Tuesday, June 25, 2013

An Irish Treasure

If you are not familiar with Maeve Binchy, the Irish author wrote over twenty books. Most are fiction novels set in Ireland in varying time periods.  Her books are gentle snapshots of  the lives and times of ordinary people.

A Week in Winter  follows the same vein as her previous offerings. Set predominately in Ireland, it tells the tale of Chicky, an Irish born woman who leaves Ireland to be with her love in NYC. Abandoned and betrayed, she returns to Ireland unsure of what her future will bring. Unable to tell the truth about her life back in NYC, she lies about the ending of her relationship but is determined to move on. 

Chicky is drawn to the Stone House (the big house in her Irish town by the sea) and begins to refurbish it with the plan of making it into a bed and breakfast. Despite the nay saying of others, Chicky begins forming her small community to help her with her dream, taking in an old friend's ne'er do well son and her niece who has returned from Dublin.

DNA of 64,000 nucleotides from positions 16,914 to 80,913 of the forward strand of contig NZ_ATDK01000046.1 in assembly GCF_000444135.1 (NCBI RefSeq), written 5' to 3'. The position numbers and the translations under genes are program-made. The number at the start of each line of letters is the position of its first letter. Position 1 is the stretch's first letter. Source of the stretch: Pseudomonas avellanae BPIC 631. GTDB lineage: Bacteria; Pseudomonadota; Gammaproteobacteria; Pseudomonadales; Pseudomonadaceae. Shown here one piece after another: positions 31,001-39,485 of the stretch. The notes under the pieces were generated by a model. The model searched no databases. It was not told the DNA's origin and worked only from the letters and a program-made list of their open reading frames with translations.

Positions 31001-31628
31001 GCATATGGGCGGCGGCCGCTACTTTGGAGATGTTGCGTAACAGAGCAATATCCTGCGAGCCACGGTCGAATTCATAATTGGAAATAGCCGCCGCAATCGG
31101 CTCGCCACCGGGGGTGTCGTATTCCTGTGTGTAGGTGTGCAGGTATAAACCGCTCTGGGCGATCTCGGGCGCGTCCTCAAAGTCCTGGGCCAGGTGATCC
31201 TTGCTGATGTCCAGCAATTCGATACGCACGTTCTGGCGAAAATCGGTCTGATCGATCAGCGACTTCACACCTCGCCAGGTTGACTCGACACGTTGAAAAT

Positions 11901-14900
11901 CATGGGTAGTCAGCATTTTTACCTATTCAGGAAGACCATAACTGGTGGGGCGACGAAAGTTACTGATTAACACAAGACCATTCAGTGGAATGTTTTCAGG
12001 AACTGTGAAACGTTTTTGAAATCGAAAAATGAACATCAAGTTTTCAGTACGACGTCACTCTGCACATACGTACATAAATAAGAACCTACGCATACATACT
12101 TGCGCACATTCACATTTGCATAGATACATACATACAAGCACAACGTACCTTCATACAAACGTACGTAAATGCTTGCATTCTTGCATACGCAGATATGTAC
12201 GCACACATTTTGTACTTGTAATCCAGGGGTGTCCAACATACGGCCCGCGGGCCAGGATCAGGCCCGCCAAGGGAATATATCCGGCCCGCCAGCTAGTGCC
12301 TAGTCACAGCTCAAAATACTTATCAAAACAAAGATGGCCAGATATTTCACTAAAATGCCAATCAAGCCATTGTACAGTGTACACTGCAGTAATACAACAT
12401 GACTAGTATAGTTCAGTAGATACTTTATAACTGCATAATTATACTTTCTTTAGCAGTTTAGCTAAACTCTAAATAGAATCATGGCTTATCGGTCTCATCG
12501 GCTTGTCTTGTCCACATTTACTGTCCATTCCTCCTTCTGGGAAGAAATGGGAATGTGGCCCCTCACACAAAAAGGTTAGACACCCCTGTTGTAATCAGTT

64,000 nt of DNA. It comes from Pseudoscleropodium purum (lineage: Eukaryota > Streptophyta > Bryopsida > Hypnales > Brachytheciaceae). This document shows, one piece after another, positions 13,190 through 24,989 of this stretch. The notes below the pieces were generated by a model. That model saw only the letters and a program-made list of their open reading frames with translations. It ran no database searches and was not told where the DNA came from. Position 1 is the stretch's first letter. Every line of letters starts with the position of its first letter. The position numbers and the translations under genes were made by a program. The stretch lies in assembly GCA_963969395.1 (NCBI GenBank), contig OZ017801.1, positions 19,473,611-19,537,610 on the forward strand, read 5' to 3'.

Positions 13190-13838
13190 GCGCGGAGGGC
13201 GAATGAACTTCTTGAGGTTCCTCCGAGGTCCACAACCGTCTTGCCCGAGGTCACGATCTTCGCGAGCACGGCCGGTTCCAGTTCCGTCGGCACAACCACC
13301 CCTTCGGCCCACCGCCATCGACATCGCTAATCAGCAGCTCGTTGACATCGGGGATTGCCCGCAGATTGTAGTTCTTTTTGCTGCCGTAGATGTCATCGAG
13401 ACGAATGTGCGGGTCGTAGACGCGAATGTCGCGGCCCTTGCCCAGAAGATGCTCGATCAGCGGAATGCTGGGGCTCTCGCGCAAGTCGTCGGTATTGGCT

Chicky's first guests are to stay for a whole week. The guests are a wildly varying group who each have a something to work out. Each guest has an experience that shapes the path their life will take. 

Binchy's characters read like friends - people that you know and care about. Her beloved characters are woven together in her later novels, to give readers an idea of how her former protagonists were doing. This book is no exception, with guest appearances from some characters from Whitethorn Woods and Heart and Soul

A Week in Winter is Binchy's last novel due to her death last July. If you enjoy non demanding stories about real people, give her books a try. 

To request this title, please click on the picture of title above. 

Review by Cara

Monday, June 24, 2013

Husband and Wife Craft a Story of Fairies and Magic Set in NYC